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IN RE MOORE-MCCORMACK LINES
November 15, 1955
Petition of MOORE-McCORMACK LINES, Inc., as owner of THE Steamship MORMACKITE for exoneration from or limitation of liability. MOORE-McCORMACK LINES, Inc., Cross-Libellant,
Claire S. McMAHON, as executrix under the last will and testament of Patrick McMahon, deceased, Respondent. MOORE-McCORMACK LINES, Inc., Cross-Libellant, v. Luisa Virginia WALL, as Administratrix of the goods, etc., of Edward T. Wall, Respondent. MOORE-McCORMACK LINES, Inc., Cross-Libellant, v. Jean O. RICHARDSON, as executrix under the last will and testament of Harold R. Richardson, deceased, Respondent
The opinion of the court was delivered by: CLANCY
This is a motion to sustain exceptions to a pleading described as a cross-libel. The cross-libellant is the petitioner in a proceeding to limit its liability arising out of the sinking of its vessel at sea. In the limitation proceeding the administrators of several officers as well as members of the crew filed claims for personal injuries and death. Thereupon the cross-libellant filed its libel claiming non-contractual indemnity from the estates of the deceased officers in a sum which appears to represent the total of all claims.
Benedict on Admiralty, Vol. 2, 6th Edition, page 455, states as the general rule: 'A damage claimant in a limitation proceeding who files an answer to the petition for limitation cannot be treated as a libellant for the purpose of subjecting him to a cross-libel.' Citing The Steel Inventor, 1925 A.M.C. 226. Later, in that limitation proceeding, In re United States Steel Products Co., 2 Cir., 24 F.2d 657, cargo claimants were allowed to intervene to assert claims against an answering libellant, the United States, the owner of a colliding vessel. The theory of the decision, stated, 24 F.2d on page 658, is that the sum awarded or to be awarded as the value of the colliding vessel is the res and a substitute for the vessel. Before such a res should be paid out, just claims against it must be paid. Such claims would include those related to the subject matter of the litigation which is the collision. The vessel of the United States, the claimant, is treated as a res before the Court as well as was in fact the vessel of the petitioner. The claim allowed was a claim against the res, the just apportionment of which was before the Court for determination.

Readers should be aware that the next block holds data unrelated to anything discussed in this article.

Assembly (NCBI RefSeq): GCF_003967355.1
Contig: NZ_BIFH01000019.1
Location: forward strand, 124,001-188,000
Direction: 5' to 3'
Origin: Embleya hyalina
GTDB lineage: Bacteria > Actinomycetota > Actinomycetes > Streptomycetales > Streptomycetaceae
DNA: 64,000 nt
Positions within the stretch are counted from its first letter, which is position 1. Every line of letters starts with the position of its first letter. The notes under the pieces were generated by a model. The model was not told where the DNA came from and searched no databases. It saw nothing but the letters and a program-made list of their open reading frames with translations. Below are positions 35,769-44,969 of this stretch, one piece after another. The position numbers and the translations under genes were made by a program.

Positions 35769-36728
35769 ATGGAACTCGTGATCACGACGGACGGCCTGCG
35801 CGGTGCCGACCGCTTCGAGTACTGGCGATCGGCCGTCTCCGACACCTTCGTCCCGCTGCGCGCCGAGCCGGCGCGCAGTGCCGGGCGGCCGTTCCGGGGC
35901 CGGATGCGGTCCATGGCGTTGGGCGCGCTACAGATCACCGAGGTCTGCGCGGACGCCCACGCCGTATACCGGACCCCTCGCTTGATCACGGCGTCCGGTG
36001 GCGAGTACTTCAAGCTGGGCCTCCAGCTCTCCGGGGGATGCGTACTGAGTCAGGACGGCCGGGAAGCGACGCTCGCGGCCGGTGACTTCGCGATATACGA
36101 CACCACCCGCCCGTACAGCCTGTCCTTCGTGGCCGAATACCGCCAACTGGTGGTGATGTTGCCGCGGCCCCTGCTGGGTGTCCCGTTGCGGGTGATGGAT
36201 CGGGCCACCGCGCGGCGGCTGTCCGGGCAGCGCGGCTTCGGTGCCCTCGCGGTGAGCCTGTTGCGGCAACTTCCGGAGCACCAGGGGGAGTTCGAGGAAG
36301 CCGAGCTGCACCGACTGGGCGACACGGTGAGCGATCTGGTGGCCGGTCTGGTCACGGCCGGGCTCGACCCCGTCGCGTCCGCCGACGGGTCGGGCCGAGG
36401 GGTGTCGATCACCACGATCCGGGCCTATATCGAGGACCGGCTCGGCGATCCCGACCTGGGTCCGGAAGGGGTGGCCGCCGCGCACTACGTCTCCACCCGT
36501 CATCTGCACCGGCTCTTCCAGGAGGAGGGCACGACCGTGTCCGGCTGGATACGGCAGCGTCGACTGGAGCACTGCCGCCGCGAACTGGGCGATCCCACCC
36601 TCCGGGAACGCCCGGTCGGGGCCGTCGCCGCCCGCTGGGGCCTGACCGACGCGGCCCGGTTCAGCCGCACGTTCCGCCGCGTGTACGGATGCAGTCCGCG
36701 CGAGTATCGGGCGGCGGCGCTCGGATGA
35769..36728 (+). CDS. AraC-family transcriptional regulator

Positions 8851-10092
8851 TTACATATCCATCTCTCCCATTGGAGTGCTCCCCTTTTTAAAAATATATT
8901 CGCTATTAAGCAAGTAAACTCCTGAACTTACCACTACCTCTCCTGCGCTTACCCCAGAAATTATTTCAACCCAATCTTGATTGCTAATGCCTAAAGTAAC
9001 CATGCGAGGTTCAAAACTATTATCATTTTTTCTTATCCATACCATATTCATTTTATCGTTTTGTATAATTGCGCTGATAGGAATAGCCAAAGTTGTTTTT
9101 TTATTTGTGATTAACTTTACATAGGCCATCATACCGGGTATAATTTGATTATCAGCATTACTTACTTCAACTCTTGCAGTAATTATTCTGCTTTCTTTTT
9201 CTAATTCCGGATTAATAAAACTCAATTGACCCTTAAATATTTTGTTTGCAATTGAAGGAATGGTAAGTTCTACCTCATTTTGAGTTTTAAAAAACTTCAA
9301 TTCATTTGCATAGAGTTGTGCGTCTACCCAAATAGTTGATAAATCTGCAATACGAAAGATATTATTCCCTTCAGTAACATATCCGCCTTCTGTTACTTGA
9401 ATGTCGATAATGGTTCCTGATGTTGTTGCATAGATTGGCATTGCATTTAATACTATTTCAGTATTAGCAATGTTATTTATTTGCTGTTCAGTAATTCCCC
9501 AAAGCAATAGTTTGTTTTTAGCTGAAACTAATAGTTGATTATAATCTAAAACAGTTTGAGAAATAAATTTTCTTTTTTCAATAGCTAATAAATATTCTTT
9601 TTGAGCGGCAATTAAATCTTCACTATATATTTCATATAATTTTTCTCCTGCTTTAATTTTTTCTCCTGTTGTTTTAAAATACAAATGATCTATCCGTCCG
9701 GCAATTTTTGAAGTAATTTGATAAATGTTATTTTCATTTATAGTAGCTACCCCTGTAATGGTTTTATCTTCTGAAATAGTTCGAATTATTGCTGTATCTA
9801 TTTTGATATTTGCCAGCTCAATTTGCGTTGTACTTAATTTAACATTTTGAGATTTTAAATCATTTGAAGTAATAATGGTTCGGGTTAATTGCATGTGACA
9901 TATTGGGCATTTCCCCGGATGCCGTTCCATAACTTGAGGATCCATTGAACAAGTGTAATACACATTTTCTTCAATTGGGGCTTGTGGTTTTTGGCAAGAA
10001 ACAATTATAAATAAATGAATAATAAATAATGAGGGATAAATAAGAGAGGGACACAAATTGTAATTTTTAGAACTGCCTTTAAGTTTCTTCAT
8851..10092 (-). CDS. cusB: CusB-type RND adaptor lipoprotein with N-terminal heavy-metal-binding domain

The cross-libellant here asserts a claim in indemnity. No collision is involved in the case and the indemnity claim does not arise out of the sinking but out of the relationship of the parties. We know of no authority that permits such an alleged cross-libel.
The exceptions are sustained.
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